It was quite a sight about 16 miles from Delaware beaches last week as a 180ft floating casino sank to the ocean floor at a depth of 86ft.
The sinking of texas star was intentional – the old ship is the newest addition to the Delaware artificial reef system which already includes a retired Lewes-Cape May ferry, an old menhaden ship and a military freighter/supply ship. The latter was sunk in August 2020 at a site known as Redbird Reef, and this is where the texas star just placed, too.
Redbird Reef covers 1.3 square miles of ocean floor and is also home to 714 retired New York “Redbird” subway cars, a 215-foot-long Chesapeake Bay cruise ship, 86 tanks and armored vehicles, eight tugboats, a fishing trawler and two barges.
The texas star was built in 1977 on a general-purpose supply ship hull. It was a commercial scallop fisher and processor before becoming a floating casino. Now, its third career will be at the bottom of the ocean, as a habitat for marine life.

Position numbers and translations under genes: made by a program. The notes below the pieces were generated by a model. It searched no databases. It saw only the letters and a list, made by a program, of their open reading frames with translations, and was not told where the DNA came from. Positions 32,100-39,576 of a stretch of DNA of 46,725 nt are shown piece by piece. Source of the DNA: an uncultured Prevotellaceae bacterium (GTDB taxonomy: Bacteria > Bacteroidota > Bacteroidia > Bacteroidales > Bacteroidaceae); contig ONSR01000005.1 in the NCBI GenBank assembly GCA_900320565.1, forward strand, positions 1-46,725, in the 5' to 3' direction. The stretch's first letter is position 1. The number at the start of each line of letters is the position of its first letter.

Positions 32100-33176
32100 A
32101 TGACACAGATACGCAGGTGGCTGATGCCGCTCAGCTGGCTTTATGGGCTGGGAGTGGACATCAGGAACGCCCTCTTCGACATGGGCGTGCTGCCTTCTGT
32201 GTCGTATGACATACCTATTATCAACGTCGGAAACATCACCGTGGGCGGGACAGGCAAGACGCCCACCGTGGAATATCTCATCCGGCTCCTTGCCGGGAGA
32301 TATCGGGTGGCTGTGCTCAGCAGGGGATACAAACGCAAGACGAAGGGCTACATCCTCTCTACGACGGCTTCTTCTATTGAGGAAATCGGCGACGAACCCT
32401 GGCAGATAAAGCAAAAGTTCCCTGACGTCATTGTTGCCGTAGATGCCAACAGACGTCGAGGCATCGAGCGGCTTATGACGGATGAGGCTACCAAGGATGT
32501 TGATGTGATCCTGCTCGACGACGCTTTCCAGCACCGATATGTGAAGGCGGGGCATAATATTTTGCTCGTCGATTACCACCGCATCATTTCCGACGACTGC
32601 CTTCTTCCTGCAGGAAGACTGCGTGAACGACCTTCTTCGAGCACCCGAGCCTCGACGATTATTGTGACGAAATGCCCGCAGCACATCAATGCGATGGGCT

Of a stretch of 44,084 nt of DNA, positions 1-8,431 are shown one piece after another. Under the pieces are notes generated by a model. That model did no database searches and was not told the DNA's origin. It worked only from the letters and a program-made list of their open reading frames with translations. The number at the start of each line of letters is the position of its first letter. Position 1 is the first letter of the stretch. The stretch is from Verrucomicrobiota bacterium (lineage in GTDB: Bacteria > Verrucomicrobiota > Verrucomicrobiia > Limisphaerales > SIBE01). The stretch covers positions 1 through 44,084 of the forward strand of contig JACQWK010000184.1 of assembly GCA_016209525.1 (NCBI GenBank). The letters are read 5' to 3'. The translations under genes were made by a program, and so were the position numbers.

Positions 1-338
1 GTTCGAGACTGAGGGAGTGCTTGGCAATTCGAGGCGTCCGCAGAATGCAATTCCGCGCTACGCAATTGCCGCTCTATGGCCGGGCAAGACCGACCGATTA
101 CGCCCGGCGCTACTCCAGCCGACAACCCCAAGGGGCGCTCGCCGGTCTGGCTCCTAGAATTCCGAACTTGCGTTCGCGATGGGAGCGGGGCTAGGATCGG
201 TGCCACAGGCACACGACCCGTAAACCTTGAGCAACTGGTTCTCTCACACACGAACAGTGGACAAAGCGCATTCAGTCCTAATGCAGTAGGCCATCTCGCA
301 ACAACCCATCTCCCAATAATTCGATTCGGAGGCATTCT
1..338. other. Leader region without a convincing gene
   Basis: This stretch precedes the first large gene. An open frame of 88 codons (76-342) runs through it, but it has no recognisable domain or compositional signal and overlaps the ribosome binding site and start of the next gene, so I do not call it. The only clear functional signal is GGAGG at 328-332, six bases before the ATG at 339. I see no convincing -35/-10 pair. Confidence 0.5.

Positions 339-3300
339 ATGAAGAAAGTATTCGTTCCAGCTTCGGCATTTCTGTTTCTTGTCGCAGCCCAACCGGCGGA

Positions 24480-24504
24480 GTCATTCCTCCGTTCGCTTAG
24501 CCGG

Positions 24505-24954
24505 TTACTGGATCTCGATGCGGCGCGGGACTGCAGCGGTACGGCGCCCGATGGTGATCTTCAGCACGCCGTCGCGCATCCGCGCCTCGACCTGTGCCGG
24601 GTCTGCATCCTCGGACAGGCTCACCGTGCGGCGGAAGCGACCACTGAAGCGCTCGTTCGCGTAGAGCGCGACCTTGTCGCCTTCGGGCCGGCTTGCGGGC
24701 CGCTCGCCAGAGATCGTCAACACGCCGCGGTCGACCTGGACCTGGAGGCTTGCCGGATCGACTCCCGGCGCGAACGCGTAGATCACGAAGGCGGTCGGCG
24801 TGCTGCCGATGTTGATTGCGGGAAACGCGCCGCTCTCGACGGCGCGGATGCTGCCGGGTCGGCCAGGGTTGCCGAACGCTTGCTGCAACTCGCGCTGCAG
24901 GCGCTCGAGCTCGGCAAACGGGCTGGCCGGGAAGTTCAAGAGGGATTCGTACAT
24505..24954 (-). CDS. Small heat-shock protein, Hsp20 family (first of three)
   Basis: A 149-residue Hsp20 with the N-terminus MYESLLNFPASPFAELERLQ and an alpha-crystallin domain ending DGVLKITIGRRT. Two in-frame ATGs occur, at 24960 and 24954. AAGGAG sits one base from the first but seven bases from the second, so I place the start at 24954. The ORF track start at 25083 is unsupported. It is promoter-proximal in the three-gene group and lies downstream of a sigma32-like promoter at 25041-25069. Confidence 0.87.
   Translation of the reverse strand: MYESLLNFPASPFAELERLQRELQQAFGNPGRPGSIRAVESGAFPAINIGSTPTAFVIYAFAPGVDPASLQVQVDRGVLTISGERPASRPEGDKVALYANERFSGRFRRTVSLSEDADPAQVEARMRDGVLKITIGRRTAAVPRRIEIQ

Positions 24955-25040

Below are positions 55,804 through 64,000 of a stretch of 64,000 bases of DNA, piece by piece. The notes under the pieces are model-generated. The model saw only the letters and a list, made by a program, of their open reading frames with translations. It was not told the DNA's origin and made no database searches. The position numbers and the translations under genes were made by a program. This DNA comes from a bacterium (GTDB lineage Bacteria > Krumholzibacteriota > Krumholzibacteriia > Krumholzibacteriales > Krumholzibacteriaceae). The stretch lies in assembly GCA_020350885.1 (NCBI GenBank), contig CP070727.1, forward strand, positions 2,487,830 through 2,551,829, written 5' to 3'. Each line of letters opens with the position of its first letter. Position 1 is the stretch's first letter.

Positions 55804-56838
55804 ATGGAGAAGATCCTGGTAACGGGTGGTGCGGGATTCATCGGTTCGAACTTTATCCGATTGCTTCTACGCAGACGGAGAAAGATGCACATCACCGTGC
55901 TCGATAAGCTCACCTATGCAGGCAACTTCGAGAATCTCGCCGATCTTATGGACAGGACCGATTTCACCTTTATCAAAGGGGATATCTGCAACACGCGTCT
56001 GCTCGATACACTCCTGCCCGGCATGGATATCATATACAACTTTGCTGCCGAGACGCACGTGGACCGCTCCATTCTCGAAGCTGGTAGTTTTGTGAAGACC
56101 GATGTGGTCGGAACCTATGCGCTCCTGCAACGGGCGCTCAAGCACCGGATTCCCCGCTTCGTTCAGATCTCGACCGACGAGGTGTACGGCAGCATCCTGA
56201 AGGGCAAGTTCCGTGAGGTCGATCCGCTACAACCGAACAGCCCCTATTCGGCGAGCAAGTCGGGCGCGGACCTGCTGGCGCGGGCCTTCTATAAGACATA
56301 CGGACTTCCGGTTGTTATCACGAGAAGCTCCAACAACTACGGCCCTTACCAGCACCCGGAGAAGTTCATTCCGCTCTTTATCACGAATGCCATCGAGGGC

The Delaware Department of Natural Resources and Environmental Control (DNREC) worked with Norfolk, Va.-based marine contractor Coleen Marine on the sinking. It has been approved by the US Environmental Protection Agency and the Coast Guard for environmental cleanliness and safety.
Watch video of the sinking of the DNREC below (action resumes around the 2 minute mark):
The three artificial reef vessels sunk in the past three years have become popular fishing spots.
“When we sank Twin Capes four years ago as the centerpiece of Delaware’s artificial reef system, it was second to none, providing fish habitat and spectacular diving with its five decks for underwater exploration. Now anglers, the fish they pursue and divers will all have another new destination,” said DNREC Secretary Shawn M. Garvin.
DNREC invested $325,000 in federal sportfishing restoration funds to purchase the texas star of Coleen Marine after the ship settled on the Redbird Reef.
-Meg Walburn Viviano